How to setup a free blog on Github using Jekyll

26 Oct 2013

I'm pretty noncommittal when it comes to blogging. So, as a front-end developer, with not much to say to the world, I decided to stop paying for the hosting of a site that wasn't getting any attention anyway.

So I found out a while back about Github Pages and Jekyll but didn't really have time/interest. Yesterday I spent some time doing a little homework and set the whole thing up and decided to christen this blog with a post about how I made it happen.

Now, this is completely unnecessary because Github and Jekyll both have pretty good documentation on how to get started, but, hey, I need something to blog about and I decided to combine some of their documentation into one place for convenience sake.

What you'll need:

Getting started

Once you have those installed you have to setup your Github repo. In order to setup a user/organization site (which uses your Github username as the subdomain for you need to create a Github this convention: Initialize it with the README file so you can clone into it.

Now clone the repo to wherever you want then

$ cd
$ git rm -rf .
$ jekyll new .

After Jekyll does it's thing you'll need to add a Gemfile with:

source ""

gem "jekyll"
gem "github-pages"

group :development do
    gem "guard"
    gem "guard-compass"
    gem "guard-livereload", require: false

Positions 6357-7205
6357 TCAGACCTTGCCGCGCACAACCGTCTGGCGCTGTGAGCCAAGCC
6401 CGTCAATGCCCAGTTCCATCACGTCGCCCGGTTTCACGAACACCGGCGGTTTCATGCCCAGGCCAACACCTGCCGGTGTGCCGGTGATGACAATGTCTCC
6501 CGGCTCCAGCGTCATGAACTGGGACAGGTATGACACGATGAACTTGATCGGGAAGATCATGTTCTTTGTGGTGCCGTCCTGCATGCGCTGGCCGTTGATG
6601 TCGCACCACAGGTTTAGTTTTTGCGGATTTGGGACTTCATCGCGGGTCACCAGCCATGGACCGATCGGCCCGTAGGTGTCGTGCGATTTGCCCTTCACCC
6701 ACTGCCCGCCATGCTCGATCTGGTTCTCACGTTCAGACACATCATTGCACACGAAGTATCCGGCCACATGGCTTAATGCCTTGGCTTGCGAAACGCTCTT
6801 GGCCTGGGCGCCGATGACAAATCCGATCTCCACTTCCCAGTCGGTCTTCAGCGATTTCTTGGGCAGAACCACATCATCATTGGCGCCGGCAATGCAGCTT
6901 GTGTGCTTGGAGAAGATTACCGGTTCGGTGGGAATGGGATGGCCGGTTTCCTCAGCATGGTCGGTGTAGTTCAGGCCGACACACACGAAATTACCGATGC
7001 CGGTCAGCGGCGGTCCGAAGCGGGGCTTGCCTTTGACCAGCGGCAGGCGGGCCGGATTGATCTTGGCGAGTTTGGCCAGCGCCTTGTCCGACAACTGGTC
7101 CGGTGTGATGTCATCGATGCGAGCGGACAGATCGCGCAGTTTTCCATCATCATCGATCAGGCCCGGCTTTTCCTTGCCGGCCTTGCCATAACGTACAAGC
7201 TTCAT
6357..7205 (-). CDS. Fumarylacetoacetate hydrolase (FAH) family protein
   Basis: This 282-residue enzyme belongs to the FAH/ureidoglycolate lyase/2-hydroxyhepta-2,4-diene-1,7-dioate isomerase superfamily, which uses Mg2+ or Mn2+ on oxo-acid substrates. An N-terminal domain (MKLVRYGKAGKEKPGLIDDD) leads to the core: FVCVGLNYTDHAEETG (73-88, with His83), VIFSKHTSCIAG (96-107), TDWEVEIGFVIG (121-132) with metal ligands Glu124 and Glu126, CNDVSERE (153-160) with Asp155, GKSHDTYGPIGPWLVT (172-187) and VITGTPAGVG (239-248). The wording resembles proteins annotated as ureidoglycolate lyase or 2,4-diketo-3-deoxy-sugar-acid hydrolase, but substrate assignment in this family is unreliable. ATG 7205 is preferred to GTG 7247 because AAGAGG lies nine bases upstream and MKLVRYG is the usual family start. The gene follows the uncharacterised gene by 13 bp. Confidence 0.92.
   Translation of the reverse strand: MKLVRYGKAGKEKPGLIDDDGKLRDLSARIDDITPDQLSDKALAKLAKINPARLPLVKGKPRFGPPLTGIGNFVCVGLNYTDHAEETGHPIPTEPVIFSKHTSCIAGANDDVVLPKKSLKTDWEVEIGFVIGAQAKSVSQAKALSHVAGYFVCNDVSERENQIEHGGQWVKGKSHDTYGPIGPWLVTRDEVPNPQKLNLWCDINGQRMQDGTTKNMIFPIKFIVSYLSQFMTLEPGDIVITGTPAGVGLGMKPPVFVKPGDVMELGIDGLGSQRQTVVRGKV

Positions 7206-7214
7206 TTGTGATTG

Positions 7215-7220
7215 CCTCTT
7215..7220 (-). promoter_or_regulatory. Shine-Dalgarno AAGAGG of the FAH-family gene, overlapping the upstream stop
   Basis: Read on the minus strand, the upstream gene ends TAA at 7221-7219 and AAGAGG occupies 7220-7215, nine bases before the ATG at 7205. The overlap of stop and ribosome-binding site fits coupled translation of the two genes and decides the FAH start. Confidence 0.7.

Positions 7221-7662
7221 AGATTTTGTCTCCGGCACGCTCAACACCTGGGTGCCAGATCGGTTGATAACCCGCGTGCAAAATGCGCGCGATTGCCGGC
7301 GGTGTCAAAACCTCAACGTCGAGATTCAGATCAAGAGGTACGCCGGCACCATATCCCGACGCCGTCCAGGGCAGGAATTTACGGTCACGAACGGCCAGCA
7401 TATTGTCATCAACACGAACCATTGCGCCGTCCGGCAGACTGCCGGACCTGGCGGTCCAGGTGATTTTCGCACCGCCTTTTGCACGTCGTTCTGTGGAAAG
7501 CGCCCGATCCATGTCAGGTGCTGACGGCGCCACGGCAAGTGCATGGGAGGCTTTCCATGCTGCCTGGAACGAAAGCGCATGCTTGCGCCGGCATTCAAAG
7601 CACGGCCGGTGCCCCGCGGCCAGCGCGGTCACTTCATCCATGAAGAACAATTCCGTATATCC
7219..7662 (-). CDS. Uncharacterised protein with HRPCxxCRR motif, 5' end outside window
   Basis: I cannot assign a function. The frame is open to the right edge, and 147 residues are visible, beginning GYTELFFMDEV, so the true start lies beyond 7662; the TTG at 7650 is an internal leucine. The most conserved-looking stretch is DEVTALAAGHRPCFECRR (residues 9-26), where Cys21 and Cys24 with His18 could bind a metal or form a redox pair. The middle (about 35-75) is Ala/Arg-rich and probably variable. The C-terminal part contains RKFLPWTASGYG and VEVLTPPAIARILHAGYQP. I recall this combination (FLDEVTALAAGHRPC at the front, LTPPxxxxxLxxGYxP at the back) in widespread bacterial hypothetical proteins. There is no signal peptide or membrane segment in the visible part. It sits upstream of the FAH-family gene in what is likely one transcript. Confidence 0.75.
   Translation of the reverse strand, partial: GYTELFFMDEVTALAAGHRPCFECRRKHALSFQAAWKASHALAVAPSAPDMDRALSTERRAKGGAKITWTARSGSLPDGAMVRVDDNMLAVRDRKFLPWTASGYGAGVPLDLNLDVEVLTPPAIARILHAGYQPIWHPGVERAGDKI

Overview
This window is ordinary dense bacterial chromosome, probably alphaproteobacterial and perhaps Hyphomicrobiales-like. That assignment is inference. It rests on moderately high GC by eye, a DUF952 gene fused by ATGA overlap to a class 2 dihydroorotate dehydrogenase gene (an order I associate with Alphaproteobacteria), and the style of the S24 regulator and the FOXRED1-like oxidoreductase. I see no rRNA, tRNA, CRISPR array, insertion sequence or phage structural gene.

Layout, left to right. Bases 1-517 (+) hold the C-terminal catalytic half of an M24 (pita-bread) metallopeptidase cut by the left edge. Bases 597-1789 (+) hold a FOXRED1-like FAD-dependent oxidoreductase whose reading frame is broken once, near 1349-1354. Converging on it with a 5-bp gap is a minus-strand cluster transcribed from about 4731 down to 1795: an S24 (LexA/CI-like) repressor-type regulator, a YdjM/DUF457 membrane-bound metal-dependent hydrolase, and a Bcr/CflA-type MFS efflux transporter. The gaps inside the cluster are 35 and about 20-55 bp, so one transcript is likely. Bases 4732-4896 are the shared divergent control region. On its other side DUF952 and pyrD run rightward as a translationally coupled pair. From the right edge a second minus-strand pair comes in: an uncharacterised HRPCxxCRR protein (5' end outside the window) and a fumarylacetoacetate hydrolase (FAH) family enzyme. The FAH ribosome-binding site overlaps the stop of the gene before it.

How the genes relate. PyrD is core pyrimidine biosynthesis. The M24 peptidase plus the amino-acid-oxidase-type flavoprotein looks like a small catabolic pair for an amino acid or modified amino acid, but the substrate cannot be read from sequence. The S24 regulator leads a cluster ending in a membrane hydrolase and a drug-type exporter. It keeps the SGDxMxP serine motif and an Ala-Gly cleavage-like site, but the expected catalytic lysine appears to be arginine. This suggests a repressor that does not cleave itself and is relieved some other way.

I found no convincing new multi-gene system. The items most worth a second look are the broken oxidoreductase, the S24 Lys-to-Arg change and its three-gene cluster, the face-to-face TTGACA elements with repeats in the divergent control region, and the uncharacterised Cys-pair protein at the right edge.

Now this whole thing is pretty simple, so next run:

$ bundle

This will make sure you have all the gems you need to do all this. When it's done run:

$ bundle exec guard init

This will create a Guardfile so guard has some config settings. However, the default settings are not right for our Jekyll site. You should change it to look like this:

guard :compass

guard 'livereload' do

Now you need to setup a compass config file (config.rb):

sass_dir = "scss"
css_dir = "css"
images_dir = "images"
javascripts_dir = "js"

output_styles = :expanded

When you're done with that you'll be able to start guard using bundler:

$ bundle exec guard

This does some pretty cool stuff. Guard-livereload requires a browser plugin but it will automatically reload the page when you save it or its assets. Very handy not to have to refresh the page yourself to see changes, especially while styling.

So that's pretty much it. Now you just have to write some posts. You'll probably want to start by renaming the default post in _posts and making it yours. Then commit your changes to Github and you'll see you're free blog online immediately! Super cool.